We ask whether bonds are the final bubble in what has been a near two decade rolling series of inter-related bubbles? After the Asian/Russian/LTCM crises of the late 1990s we entered a super cycle of very aggressive policy responses to major global problems. In turn this helped encourage the 2000 equity bubble, the 2007 housing/financial/debt bubble, the 2010-2012 Euro Sovereign crisis and arguably some recent signs of a China credit bubble (a theme we discussed in our 2014 Default Study). At no point have the imbalances been allowed a full free market conclusion. Aggressive intervention has merely pushed the bubble elsewhere. With no obvious areas left to inflate in the private sector, these bubbles have now arguably moved into government and central bank balance sheets with unparalleled intervention and low growth allowing it to coincide with ultra low bond yields.
This is not to say the bubble will pop in the foreseeable future. The bubble probably needs to continue in order to sustain the current global financial system and the necessary future deleveraging. However future inflation or, even more extreme, the risk of sovereign restructuring would mean most government bondholders are unlikely to achieve a positive real return over the medium to long-term. There is a narrow corridor for future performance with yields recently moving significantly lower in many parts of the world and with debt levels still moving higher. It is because of this that we would argue bonds are exhibiting bubble tendencies.
Indeed bond yields are currently close to multi-century, all-time lows in many European countries and in their lowest decile in virtually all others. However real yields are less extreme, having been lower on 20-40% of occasions through history for most countries and are currently closer to median levels in the periphery. This is the most compelling argument for suggesting yields could still move lower in the near-term whatever the medium-term view.
Real yields are higher due to low inflation. However current inflation at the global level is not actually as low relative to history as the perceived wisdom suggests. In the US and UK it’s currently around median levels seen since 1790 and 1693 respectively. If we narrow the analysis period to the last 100 years, inflation in these two countries has been lower on 38% and 30% of the time. Looking at the same last 100 year period in Europe, inflation has been lower only 12% of the time for France and Italy and 9% for Spain. So it is here that the low inflation concerns are most justified.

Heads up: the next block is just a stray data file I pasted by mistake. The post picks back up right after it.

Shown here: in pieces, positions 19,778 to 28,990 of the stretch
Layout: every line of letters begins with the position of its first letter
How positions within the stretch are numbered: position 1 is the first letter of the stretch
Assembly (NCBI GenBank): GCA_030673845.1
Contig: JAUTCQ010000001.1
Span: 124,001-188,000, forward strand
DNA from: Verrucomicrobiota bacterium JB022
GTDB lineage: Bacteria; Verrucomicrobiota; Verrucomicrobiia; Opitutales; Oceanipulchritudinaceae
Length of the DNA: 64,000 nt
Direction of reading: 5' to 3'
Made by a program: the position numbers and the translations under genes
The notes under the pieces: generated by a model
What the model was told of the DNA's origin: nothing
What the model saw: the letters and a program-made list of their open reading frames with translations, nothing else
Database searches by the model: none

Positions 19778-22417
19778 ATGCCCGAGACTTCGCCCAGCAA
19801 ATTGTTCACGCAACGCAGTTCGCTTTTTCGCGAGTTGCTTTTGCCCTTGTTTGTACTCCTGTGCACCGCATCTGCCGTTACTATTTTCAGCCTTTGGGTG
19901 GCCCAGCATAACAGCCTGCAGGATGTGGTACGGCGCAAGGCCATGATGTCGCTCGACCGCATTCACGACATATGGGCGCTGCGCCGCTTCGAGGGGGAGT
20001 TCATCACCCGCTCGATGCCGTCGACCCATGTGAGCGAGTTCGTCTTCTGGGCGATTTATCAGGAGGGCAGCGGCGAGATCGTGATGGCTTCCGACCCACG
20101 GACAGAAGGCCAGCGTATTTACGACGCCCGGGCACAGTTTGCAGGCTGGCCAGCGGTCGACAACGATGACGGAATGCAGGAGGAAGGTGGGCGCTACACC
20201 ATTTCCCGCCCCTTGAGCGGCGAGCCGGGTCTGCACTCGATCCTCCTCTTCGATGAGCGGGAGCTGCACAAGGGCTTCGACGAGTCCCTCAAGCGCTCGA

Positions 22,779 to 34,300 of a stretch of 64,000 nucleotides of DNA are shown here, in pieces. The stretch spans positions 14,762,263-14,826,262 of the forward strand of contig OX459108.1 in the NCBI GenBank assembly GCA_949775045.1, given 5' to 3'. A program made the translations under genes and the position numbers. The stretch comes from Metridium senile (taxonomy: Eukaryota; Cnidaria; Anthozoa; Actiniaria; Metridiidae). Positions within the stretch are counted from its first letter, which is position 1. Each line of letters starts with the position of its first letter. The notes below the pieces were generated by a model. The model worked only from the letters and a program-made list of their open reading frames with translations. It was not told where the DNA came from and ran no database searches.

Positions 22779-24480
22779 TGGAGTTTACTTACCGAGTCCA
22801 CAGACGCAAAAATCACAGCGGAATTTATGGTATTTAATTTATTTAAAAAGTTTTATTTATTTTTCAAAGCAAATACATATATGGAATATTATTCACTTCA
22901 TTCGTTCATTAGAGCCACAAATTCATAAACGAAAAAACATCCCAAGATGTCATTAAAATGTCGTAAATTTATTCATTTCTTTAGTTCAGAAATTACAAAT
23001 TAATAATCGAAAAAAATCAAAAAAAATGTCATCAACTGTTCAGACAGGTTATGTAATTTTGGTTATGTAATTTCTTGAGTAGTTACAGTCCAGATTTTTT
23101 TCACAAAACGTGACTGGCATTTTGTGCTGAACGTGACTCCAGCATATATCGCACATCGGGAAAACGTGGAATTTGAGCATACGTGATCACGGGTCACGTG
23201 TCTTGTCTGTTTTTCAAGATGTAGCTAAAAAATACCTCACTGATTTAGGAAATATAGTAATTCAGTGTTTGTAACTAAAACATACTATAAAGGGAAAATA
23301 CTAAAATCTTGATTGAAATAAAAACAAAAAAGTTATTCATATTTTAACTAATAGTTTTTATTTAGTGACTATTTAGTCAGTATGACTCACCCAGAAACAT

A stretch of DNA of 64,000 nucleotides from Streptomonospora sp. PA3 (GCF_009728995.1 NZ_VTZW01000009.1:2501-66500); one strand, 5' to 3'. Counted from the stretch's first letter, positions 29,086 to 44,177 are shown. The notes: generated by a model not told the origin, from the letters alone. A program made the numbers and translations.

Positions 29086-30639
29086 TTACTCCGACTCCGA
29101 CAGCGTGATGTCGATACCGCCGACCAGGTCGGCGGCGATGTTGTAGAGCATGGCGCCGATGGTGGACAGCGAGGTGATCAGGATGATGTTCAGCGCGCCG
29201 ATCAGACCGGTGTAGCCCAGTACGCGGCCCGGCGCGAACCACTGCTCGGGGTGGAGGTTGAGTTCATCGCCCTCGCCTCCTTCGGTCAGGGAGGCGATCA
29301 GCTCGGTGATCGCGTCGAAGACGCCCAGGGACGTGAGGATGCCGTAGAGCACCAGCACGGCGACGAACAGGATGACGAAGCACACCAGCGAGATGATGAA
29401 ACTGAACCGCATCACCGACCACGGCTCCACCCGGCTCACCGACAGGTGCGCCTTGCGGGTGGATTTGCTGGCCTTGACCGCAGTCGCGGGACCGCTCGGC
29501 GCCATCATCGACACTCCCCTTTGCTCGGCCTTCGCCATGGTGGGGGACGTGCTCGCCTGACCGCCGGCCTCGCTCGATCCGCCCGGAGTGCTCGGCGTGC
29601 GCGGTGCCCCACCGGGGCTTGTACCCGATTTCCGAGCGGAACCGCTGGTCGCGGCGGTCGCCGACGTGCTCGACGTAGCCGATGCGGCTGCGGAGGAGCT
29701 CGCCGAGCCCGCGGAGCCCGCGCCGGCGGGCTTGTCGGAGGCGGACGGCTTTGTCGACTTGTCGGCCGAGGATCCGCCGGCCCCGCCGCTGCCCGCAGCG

Here is a link to the full report.
In 2005, when the Chinese government stepped in to support the equity market it fuelled the expansion of a stock market bubble. When Fannie Mae and Freddie Mac loosened credit standards in order to make mortgages available to people who would not previously have been eligible, a bubble inflated in the subprime sector. The creation of the Euro allowed cheap capital to be funnelled to peripheral countries which had not previously had access to such abundant low cost funds and bubbles developed in property, bank and sovereign debt. These examples highlight that government and central bank actions can create dislocations in the market which fuel speculation and ultimately result in a burst bubble.
The Fed’s balance sheet has expanded to $4.4 trillion since 2006 and much of that money has been put to work in helping to compress Treasury yields and by extension mortgage rates. The ability of corporations to roll over debt and access fresh capital at record low absolute levels has also been of benefit to the stock market where buybacks have been a major source of demand during the last few years.
The Merrill Lynch 10yr+ Total Return Index on Treasury futures has top formation characteristics and coincidentally has paused at the same round 2000 level as the S&P 500 Index. The Index has experienced two-year consolidations in the past, though never from such lofty heights and had never spent as much time below the 200-day MA as it did in 2013. It has now pulled back to the region of the MA and will need to hold in this area if this year’s progression of higher reaction lows is to remain intact and top formation development is to be countermanded.
We can conclude from the moves in government bonds, not least in Europe, is that momentum is moving the market as investors bet on the ECB picking up where the Fed is leaving off in terms of quantitative easing.
The above chart of the S&P 500 overlaid with the Fed’s balance sheet illustrates that the last time the balance sheet’s expansion stagnated in 2011, the S&P experienced a deep correction and heightened volatility. As the market awaits Janet Yellen’s speech tomorrow and the expected end of QE next month, the potential for increased volatility is looking more likely.